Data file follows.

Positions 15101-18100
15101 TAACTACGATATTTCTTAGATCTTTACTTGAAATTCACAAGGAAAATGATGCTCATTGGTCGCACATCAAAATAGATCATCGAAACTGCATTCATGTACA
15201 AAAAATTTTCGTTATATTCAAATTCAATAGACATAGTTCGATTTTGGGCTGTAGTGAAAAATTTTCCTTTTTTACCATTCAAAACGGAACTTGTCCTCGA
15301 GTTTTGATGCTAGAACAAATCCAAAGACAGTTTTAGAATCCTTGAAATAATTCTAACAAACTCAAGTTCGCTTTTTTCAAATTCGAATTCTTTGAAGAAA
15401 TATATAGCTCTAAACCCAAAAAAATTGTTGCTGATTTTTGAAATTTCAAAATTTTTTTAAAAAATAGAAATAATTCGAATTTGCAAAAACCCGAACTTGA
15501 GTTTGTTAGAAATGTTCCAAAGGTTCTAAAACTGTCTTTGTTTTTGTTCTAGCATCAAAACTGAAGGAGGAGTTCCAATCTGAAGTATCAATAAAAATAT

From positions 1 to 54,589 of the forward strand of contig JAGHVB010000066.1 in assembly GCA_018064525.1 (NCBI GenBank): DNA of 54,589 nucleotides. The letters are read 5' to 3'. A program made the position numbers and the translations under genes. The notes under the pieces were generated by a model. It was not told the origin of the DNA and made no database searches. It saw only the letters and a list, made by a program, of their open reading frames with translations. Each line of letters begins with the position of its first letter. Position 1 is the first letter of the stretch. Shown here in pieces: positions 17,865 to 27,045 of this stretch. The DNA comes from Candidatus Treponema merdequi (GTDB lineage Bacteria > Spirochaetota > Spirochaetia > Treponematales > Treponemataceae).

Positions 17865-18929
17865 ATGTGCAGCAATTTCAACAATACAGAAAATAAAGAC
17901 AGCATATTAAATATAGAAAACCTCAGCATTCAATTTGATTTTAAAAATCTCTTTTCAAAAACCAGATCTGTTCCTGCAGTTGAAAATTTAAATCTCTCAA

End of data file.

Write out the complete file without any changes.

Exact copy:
Positions 15101-18100
15101 TAACTACGATATTTCTTAGATCTTTACTTGAAATTCACAAGGAAAATGATGCTCATTGGTCGCACATCAAAATAGATCATCGAAACTGCATTCATGTACA
15201 AAAAATTTTCGTTATATTCAAATTCAATAGACATAGTTCGATTTTGGGCTGTAGTGAAAAATTTTCCTTTTTTACCATTCAAAACGGAACTTGTCCTCGA
15301 GTTTTGATGCTAGAACAAATCCAAAGACAGTTTTAGAATCCTTGAAATAATTCTAACAAACTCAAGTTCGCTTTTTTCAAATTCGAATTCTTTGAAGAAA
15401 TATATAGCTCTAAACCCAAAAAAATTGTTGCTGATTTTTGAAATTTCAAAATTTTTTTAAAAAATAGAAATAATTCGAATTTGCAAAAACCCGAACTTGA
15501 GTTTGTTAGAAATGTTCCAAAGGTTCTAAAACTGTCTTTGTTTTTGTTCTAGCATCAAAACTGAAGGAGGAGTTCCAATCTGAAGTATCAATAAAAATAT

From positions 1 to 54,589 of the forward strand of contig JAGHVB010000066.1 in assembly GCA_018064525.1 (NCBI GenBank): DNA of 54,589 nucleotides. The letters are read 5' to 3'. A program made the position numbers and the translations under genes. The notes under the pieces were generated by a model. It was not told the origin of the DNA and made no database searches. It saw only the letters and a list, made by a program, of their open reading frames with translations. Each line of letters begins with the position of its first letter. Position 1 is the first letter of the stretch. Shown here in pieces: positions 17,865 to 27,045 of this stretch. The DNA comes from Candidatus Treponema merdequi (GTDB lineage Bacteria > Spirochaetota > Spirochaetia > Treponematales > Treponemataceae).

Positions 17865-18929
17865 ATGTGCAGCAATTTCAACAATACAGAAAATAAAGAC
17901 AGCATATTAAATATAGAAAACCTCAGCATTCAATTTGATTTTAAAAATCTCTTTTCAAAAACCAGATCTGTTCCTGCAGTTGAAAATTTAAATCTCTCAA